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Aug 5, 2013 02:19 PM

Chinese Leeks-- is there a growing season for these?

They're a critical ingredient for Fuschia Dunlop's ma po tofu recipe (she doesn't say they're critical, but I say they are).

I'm often disappointed as these are sometimes hard to find. I've found them in several different supermarkets (many of the 99 Ranch stores, SG Superstore, 168 Supermarket), but it's strictly hit-and-miss. My most recent failure was yesterday at the Garvey/Atlantic 99 Ranch.

Is there a season for these vegetables? Any tips to help me find them more consistently?

For reference, this is what they look like. Although they look like a narrower version of western leeks, the dark green part of the leaf is tender and edible. Additionally, it has a pungent garlicky aroma and flavor compared to the mild sweetness of a western leek.

Mr Taster

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  1. I've always through Chinese leeks were the same as garlic chives, jiucai: But those do look like smaller western leeks.

    13 Replies
    1. re: PeterCC

      Yeah, no-- that's not it. What I'm looking for very much appears as a western leek with a much narrower diameter (and a very different aroma). I wish I had the Chinese name handy.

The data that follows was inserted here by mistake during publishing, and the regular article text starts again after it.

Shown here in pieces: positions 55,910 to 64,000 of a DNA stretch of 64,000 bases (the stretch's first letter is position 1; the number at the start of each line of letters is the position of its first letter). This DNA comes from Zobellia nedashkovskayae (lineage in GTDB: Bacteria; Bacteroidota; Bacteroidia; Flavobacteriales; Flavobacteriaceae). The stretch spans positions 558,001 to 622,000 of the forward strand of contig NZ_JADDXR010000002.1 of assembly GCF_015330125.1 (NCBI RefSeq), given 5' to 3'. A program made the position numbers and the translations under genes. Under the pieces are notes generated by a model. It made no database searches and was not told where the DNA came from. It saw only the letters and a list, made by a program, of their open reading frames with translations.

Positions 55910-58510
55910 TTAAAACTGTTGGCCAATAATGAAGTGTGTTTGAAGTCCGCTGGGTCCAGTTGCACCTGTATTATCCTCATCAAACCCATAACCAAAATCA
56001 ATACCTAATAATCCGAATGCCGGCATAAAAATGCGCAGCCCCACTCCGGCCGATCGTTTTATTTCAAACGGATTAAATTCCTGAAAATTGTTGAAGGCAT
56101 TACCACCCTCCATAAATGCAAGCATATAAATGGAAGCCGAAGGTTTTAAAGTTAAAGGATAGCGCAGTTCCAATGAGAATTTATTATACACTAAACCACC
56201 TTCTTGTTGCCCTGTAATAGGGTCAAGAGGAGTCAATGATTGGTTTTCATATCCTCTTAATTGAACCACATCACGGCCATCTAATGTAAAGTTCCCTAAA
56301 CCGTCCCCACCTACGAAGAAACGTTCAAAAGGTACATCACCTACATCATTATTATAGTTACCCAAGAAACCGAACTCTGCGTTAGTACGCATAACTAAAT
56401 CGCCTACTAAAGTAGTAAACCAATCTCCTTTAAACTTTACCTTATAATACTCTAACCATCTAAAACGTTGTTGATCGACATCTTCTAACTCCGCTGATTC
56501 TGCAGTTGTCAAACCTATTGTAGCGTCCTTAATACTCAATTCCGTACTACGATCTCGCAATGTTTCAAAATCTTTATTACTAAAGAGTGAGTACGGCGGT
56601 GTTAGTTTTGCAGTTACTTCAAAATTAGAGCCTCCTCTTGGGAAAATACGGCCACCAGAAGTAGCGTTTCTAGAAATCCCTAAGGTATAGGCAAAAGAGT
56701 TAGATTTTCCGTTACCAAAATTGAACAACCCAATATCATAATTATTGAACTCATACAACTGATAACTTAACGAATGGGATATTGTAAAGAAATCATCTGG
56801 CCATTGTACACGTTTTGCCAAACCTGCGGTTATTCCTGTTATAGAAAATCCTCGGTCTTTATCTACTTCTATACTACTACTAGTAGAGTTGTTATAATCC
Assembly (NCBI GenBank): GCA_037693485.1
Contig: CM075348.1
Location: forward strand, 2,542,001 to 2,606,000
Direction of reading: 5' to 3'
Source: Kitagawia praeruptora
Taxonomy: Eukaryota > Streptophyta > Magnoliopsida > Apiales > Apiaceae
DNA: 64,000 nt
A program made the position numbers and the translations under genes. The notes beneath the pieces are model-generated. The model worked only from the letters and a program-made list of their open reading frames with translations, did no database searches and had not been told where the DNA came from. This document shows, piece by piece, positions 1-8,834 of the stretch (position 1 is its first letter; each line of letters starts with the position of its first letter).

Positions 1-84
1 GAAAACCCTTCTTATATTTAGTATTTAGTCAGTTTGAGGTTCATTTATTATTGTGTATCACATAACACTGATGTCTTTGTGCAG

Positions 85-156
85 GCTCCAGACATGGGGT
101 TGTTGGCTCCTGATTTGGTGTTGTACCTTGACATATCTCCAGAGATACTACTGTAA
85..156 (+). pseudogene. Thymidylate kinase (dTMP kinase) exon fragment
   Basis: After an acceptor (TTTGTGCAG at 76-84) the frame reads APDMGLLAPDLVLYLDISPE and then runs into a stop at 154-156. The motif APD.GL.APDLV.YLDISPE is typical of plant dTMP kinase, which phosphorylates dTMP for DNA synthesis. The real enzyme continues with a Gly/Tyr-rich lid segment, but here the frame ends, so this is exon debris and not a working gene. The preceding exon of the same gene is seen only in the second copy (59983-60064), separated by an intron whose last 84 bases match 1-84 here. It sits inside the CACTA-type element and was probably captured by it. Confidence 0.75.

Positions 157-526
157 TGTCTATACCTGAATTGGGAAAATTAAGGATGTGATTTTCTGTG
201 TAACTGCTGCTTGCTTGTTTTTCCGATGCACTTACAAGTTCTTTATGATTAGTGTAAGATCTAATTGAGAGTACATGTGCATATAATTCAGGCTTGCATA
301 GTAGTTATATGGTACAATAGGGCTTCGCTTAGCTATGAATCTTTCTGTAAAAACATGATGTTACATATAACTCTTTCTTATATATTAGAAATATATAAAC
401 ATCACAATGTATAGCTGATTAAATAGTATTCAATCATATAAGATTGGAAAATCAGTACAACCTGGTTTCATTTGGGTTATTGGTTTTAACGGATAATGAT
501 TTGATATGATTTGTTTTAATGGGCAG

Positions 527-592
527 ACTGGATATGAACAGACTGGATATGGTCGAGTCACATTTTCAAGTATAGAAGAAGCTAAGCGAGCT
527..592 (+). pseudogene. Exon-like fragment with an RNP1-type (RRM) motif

Sometimes the white end bulges out like a spring onion, and sometimes it remains straight like a western leek.

      Here's a another good photo. They're often sold with a big bush of roots attached (which may or may not have been cleaned off)

      Mr Taster

      1. re: Mr Taster

        INTERESTING. I always thought these were baby leeks.. I perfer those to regular leeks... I usually get them at the Asian Produce stand at the Mar Vista Farmers Market... And yes, they are seasonal... more fallish...


        1. re: Dommy

          That's what I'm finding too. Western leeks can be harvested at pencil-diameter (sometimes known as pencil leeks) and may be they have a stronger aroma and flavor compared to the mature specimen.

          1. re: PeterCC

            "Additionally, it has a pungent garlicky aroma and flavor compared to the mild sweetness of a western leek."

            It's spring garlic aka green garlic guys :-)

            1. re: Porthos

              But the pics of what he's looking for show them to have the thick, "folded" leaves of leeks, not green garlic, which based on my Google searches have thinner, more scallion-like leaves.

              1. re: PeterCC

                I think that's because Mr. T is pulling google images of "leeks" and not searching by spring garlic or green garlic.


                1. re: Porthos

                  I think you're right.

                  I looked at the fact that he's trying to make Fuchia Dunlop's recipe, and she specifically mentions green garlic, suan miao 蒜苗, a.k.a. qing suan 青蒜, with recommendations for using spring onions* in mapo tofu if green garlic is not available:

                  *I think (hope) spring onions are generally, unambiguously, also known as scallions?

                  1. re: PeterCC

                    Strong work. Here is the quote from your link.